Solids, Liquids, and Gases

Solid matter has a definite shape. A solid can be hard, smooth, rough, or soft. It can come in all different sizes, and people can usually hold it. Examples of solids include desks, chairs, mountains, bread, windows, tissues, paper, cars, pencils, ice cubes, phones, and clothes.

Liquids, on the other hand, do not have a definite shape. A liquid will take the shape of the container it’s in, and it will first fill the bottom of the container. Liquids usually have a smooth surface and no specific size. Water, milk, orange juice, chocolate syrup, soda, cough medicine, vinegar, and cleaning fluids are all examples of liquids.

The last state of matter is gas. Gases are often totally invisible, and we cannot necessarily feel them. They have no shape or regular size. Gases can fill any-sized container. And they have no surface and move easily. Some examples include oxygen in the air, propane gas for a grill, helium in a balloon, fumes from a car, and the gas from an oven.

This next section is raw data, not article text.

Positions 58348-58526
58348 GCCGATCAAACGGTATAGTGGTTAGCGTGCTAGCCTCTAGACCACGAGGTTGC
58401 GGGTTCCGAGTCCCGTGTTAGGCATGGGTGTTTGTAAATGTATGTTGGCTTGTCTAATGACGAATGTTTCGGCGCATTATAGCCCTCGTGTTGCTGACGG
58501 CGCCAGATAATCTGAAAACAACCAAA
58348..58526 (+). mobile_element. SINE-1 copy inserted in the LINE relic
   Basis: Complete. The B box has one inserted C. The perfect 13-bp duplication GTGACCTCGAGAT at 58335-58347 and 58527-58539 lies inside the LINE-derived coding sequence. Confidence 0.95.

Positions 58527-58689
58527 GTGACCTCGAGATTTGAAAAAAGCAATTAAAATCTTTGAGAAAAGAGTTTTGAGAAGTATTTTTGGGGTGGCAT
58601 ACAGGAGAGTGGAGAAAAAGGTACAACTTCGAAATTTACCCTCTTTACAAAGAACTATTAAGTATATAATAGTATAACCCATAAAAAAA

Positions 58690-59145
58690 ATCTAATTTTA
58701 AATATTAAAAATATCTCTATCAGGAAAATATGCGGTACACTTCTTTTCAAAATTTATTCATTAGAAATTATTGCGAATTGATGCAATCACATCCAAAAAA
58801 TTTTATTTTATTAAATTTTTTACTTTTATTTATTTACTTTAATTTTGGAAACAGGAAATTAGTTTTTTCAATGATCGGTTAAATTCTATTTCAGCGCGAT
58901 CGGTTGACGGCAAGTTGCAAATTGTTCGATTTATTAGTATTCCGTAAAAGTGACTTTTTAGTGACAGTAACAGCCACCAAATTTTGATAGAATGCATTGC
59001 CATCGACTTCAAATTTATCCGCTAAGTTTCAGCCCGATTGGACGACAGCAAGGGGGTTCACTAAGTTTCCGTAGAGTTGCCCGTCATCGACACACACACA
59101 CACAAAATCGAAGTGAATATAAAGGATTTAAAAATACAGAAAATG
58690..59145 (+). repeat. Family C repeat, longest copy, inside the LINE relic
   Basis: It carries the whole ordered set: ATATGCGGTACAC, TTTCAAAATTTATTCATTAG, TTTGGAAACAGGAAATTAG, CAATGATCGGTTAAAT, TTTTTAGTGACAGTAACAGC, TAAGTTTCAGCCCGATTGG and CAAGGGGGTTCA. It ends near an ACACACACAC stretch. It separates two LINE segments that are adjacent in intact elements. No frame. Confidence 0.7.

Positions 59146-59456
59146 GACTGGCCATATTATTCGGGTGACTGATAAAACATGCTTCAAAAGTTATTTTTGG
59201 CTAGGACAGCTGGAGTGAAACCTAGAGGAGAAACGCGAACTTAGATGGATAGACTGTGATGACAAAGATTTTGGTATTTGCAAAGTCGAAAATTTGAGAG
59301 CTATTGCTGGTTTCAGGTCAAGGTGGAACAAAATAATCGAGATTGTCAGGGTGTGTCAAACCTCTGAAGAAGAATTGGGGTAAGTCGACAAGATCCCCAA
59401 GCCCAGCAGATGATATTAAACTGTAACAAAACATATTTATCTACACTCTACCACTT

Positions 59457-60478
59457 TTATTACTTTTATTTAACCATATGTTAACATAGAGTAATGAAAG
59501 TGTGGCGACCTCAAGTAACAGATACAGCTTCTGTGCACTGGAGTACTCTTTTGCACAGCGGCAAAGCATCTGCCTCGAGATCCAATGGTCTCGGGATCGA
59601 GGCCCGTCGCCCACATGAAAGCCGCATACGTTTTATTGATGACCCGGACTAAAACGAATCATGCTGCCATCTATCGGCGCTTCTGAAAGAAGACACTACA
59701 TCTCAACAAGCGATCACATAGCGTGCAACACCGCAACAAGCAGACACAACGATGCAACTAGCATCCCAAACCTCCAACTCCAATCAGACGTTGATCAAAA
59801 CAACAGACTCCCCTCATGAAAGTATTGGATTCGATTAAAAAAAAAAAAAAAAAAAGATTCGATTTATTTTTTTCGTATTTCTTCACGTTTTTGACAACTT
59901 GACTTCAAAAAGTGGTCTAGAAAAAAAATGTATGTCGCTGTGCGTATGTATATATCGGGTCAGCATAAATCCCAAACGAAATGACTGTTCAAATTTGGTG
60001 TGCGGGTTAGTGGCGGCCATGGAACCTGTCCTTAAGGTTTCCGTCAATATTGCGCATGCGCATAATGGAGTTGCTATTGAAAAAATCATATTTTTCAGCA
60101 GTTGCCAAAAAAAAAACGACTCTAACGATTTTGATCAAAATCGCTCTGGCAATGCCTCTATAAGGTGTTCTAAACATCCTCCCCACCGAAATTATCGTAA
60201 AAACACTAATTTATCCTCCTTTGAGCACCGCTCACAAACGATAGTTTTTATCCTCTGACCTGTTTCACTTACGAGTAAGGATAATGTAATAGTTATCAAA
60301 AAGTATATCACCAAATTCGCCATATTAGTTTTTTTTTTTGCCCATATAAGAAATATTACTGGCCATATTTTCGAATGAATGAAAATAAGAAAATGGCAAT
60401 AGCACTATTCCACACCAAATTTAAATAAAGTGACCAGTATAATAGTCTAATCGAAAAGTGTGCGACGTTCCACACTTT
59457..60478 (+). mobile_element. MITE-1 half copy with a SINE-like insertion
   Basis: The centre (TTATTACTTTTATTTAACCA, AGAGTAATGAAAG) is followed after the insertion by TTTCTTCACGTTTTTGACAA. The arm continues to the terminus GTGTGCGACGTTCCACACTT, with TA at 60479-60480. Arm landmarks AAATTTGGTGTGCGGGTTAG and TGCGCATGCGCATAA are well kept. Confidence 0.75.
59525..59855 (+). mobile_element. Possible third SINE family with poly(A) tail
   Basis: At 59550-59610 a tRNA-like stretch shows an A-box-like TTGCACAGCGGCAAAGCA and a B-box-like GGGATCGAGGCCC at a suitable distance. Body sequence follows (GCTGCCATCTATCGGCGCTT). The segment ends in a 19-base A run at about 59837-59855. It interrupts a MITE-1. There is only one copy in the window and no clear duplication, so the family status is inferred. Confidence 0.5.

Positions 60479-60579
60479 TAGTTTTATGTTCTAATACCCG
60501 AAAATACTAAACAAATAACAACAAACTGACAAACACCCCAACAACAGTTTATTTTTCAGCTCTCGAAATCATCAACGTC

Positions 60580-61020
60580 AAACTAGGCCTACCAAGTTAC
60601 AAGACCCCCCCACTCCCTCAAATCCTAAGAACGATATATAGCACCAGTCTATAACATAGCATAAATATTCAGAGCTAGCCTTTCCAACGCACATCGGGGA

Matter in the Bible

Students will learn that it’s hard to move through a solid, easier to move through a liquid, and easiest to move through a gas. However, one person could do things with solids, liquids, and gases, that humans cannot do.

People cannot normally walk on things that aren’t solid. However, in Matthew 14:25–30, Jesus walked on water toward His disciples in a boat. He called to the disciple Peter who started walking on water too because of his faith in Jesus. As soon as he lost faith and began to fear, however, Peter lost the ability to stand on water. Jesus came to his rescue.

Walking on water, or any other liquid for that matter, would require strong faith in Christ. Jesus said that with faith the “size of a mustard seed”—a tiny solid!—we could move mountains. God wants people to have faith in Him and trust Him to guide them in their lives. When we fall, He will always be there to help us.